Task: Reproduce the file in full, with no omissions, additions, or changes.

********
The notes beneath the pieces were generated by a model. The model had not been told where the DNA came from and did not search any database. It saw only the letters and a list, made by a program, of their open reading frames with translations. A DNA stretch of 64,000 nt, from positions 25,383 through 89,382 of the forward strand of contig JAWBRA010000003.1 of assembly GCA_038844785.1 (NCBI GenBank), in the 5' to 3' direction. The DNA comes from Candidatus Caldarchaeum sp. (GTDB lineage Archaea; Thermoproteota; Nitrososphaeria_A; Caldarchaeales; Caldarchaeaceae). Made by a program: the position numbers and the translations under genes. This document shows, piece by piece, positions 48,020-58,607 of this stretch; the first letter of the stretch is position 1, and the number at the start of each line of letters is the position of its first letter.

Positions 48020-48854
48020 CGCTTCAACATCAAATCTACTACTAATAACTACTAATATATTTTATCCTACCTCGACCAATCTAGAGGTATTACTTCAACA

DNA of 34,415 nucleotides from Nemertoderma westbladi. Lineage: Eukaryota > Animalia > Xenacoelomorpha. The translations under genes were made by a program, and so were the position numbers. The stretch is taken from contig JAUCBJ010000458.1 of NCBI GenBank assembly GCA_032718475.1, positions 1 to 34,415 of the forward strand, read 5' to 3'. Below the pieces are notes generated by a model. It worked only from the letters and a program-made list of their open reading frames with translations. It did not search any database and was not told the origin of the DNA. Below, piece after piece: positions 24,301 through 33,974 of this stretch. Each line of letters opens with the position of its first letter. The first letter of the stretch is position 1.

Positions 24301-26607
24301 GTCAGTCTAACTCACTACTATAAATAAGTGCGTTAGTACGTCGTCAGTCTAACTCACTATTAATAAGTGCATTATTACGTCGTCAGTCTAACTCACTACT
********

The notes beneath the pieces were generated by a model. The model had not been told where the DNA came from and did not search any database. It saw only the letters and a list, made by a program, of their open reading frames with translations. A DNA stretch of 64,000 nt, from positions 25,383 through 89,382 of the forward strand of contig JAWBRA010000003.1 of assembly GCA_038844785.1 (NCBI GenBank), in the 5' to 3' direction. The DNA comes from Candidatus Caldarchaeum sp. (GTDB lineage Archaea; Thermoproteota; Nitrososphaeria_A; Caldarchaeales; Caldarchaeaceae). Made by a program: the position numbers and the translations under genes. This document shows, piece by piece, positions 48,020-58,607 of this stretch; the first letter of the stretch is position 1, and the number at the start of each line of letters is the position of its first letter.

Positions 48020-48854
48020 CGCTTCAACATCAAATCTACTACTAATAACTACTAATATATTTTATCCTACCTCGACCAATCTAGAGGTATTACTTCAACA

DNA of 34,415 nucleotides from Nemertoderma westbladi. Lineage: Eukaryota > Animalia > Xenacoelomorpha. The translations under genes were made by a program, and so were the position numbers. The stretch is taken from contig JAUCBJ010000458.1 of NCBI GenBank assembly GCA_032718475.1, positions 1 to 34,415 of the forward strand, read 5' to 3'. Below the pieces are notes generated by a model. It worked only from the letters and a program-made list of their open reading frames with translations. It did not search any database and was not told the origin of the DNA. Below, piece after piece: positions 24,301 through 33,974 of this stretch. Each line of letters opens with the position of its first letter. The first letter of the stretch is position 1.

Positions 24301-26607
24301 GTCAGTCTAACTCACTACTATAAATAAGTGCGTTAGTACGTCGTCAGTCTAACTCACTATTAATAAGTGCATTATTACGTCGTCAGTCTAACTCACTACT